Many individual tax filers are adjusting their approach now that the realities of the TCJA (Tax Cuts & Jobs Act) of 2017 are in sharper focus; some trusted deductions are harder to take advantage of, while standard exemptions were made more generous. There was more than a bit of grumbling in Spring 2019 as some saw that their refunds shrank, sometimes significantly. There’s a bit more math and strategy involved these days.


A Few to Consider if You’re Looking to Maximize Your Refund Through Deductions

  • Are you making the most of employer 401Ks (and matching contributions)? This is still a tried-and-true avenue; see if you have any wiggle room to increase your contributions before the end of the year.
  • Do you have income from taxable investment vehicles? If you haven’t before, look into tax-loss harvesting; selling some underperforming investments to offset a capital gains hit from others. (This doesn’t work with 401Ks or other tax-deferred vehicles).
  • Defer any bonuses or late-year windfalls, if possible. If you know you have employer bonuses or similar income on the way that you know you can live without until Jan. 2020, consider deferring them—especially if taking it will bump you into a higher tax bracket.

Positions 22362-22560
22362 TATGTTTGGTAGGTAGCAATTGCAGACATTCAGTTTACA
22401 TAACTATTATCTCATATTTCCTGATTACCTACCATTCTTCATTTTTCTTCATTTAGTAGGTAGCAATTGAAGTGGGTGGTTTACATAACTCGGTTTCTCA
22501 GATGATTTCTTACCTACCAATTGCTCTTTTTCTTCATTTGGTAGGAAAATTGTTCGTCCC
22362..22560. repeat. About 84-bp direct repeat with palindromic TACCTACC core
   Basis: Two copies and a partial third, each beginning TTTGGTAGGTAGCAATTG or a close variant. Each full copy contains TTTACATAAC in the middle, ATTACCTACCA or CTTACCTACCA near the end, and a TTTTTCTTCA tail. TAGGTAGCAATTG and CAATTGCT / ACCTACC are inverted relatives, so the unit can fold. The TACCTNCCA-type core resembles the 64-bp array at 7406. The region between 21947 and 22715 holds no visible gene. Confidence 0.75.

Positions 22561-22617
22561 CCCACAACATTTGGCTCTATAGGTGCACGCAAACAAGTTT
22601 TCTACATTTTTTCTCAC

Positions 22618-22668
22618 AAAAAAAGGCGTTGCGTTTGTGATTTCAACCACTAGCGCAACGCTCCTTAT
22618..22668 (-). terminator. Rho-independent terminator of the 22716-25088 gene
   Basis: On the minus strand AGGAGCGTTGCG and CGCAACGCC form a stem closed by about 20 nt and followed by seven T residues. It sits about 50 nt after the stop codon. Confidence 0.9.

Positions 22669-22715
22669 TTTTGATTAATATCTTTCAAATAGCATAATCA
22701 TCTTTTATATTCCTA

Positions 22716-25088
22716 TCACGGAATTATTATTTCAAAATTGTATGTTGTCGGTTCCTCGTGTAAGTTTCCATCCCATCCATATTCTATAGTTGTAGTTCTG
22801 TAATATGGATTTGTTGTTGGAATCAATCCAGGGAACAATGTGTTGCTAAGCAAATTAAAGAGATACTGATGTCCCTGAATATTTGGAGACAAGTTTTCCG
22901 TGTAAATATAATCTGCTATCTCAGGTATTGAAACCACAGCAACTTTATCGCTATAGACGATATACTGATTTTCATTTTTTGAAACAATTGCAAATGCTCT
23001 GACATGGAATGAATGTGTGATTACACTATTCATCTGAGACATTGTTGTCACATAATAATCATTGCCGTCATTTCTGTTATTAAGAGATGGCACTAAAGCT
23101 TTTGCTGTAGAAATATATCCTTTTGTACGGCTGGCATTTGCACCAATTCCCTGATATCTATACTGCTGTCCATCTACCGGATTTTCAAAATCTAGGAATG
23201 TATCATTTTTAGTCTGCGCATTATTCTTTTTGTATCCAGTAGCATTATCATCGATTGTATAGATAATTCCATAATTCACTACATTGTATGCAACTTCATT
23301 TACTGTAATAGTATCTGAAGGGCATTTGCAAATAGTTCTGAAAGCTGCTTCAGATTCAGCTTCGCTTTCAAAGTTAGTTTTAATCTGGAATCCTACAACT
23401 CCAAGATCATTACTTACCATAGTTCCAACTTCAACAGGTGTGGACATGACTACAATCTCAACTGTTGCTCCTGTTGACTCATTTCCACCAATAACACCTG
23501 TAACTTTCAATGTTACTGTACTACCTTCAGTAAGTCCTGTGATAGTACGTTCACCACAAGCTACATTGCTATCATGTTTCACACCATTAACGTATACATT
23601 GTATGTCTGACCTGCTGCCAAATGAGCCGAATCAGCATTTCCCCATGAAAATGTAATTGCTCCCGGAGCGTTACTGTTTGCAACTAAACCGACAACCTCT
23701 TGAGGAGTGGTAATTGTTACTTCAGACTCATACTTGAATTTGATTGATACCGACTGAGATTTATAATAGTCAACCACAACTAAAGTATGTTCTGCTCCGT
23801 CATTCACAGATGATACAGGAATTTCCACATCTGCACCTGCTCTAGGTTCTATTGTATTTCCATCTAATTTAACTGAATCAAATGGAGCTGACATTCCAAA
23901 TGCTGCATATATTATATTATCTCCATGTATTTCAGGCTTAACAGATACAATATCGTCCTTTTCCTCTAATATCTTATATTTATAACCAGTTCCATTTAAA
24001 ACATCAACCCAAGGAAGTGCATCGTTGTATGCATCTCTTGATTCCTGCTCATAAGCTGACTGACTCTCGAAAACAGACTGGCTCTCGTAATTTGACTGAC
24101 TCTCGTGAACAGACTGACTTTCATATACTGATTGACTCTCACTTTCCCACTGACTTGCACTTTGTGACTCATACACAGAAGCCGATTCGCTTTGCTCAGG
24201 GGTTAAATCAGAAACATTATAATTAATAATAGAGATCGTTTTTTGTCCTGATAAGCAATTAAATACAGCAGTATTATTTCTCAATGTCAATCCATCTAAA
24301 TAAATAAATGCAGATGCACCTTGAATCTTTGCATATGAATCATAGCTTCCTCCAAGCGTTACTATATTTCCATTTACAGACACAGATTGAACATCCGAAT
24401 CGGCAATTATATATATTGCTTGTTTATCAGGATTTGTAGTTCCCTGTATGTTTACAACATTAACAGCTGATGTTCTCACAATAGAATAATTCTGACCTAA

• Filing jointly? Collaborate with your spouse ahead of time! It’s worth your time to do a Q3/Q4 check-in to make sure that one (or both) of you don’t have unclaimed income (or overlooked major deductions) that could jeopardize the amount of your refund—or even leave you owing money come tax time.


Double-check your math and spelling

This is an easy one that can cost you. Example: A friend of ours found that when he filed jointly with his wife and sent in his estimated payment, the payment was not credited and he got a summer full of demands to pay—all because the wife was the “primary filer” and he hadn’t included her name and Social Security number on the check (which drew on his account). This process dragged until fall before being resolved and they’re still waiting on their refund. Little details can cost you, so take a few extra minutes and double-check everything when your eyes are fresh!


Know Where the Guardrails Are, Especially If You’re a Regular Joe or Jane

As reported in Fox Business and elsewhere, the IRS is focusing its unwanted attention—in the form of audits—further down the income scale owing to the fact that the IRS’ diminished resources make going after lower-income taxpayers cheaper and easier. This is something to keep in mind if you are overly aggressive in writing things off (home office writeoffs are one item commonly misunderstood and frequently abused). It’s easier now for Regular Janes and Joes to wind up in the auditor’s hot seat; consult a tax specialist to make sure you’re “coloring inside the lines” when looking for available writeoffs.